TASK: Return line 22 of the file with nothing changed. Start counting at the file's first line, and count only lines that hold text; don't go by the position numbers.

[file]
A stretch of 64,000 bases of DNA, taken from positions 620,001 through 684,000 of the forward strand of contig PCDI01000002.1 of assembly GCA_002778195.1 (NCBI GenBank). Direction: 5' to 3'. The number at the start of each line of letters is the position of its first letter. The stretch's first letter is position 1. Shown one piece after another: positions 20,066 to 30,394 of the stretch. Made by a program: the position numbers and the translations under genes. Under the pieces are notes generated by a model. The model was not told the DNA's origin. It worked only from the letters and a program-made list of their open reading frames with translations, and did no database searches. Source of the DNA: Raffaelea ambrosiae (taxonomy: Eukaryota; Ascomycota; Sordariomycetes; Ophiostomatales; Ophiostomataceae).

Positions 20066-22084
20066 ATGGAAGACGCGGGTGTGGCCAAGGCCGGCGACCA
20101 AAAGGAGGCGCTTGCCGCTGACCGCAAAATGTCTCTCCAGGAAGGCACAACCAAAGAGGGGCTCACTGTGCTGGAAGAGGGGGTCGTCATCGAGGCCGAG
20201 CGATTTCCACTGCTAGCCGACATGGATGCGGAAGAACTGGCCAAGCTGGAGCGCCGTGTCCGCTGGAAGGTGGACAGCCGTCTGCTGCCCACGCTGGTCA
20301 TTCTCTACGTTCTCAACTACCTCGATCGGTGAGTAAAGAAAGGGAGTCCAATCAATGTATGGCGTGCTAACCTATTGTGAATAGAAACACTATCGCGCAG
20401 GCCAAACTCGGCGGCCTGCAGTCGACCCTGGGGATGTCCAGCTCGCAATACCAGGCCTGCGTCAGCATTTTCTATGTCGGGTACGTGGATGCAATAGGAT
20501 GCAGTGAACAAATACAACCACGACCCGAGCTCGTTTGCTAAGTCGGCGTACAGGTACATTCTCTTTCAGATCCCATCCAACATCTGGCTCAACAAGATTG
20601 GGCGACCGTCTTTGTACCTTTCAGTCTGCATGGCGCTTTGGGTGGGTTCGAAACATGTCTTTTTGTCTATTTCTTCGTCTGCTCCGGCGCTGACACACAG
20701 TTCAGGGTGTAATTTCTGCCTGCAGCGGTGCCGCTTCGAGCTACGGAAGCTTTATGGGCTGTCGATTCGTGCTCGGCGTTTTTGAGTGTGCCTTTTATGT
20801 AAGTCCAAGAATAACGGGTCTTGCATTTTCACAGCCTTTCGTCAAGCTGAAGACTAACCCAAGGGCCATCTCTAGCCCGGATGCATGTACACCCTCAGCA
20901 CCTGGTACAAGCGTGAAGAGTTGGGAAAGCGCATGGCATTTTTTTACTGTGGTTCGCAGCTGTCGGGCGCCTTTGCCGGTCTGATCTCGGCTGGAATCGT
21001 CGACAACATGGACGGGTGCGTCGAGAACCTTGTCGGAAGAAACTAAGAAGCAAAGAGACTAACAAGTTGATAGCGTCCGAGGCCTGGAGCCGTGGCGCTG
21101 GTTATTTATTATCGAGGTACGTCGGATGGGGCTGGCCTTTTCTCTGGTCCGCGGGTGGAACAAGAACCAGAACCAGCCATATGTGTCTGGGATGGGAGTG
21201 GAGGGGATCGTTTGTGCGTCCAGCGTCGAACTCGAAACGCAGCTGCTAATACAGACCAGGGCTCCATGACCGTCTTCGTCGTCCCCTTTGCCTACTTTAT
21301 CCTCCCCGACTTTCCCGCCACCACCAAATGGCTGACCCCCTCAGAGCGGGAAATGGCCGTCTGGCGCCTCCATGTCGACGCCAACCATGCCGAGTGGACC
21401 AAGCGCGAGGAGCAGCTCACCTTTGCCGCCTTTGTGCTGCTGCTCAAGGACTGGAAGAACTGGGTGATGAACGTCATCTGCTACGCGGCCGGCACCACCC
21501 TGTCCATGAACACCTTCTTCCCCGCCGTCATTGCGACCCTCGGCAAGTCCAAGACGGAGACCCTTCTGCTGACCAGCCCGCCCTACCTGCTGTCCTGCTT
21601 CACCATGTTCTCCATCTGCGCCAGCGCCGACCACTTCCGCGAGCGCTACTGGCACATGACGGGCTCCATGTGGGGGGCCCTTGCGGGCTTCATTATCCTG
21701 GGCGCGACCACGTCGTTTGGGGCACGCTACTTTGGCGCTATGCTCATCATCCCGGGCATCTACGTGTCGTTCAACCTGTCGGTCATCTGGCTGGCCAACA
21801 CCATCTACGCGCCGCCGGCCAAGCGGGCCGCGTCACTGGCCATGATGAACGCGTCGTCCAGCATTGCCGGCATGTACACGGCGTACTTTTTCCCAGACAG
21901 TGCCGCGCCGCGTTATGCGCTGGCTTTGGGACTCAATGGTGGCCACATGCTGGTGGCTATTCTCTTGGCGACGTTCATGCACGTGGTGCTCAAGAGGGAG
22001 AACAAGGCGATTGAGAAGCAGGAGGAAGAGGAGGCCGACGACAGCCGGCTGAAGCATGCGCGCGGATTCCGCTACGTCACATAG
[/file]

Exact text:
21901 TGCCGCGCCGCGTTATGCGCTGGCTTTGGGACTCAATGGTGGCCACATGCTGGTGGCTATTCTCTTGGCGACGTTCATGCACGTGGTGCTCAAGAGGGAG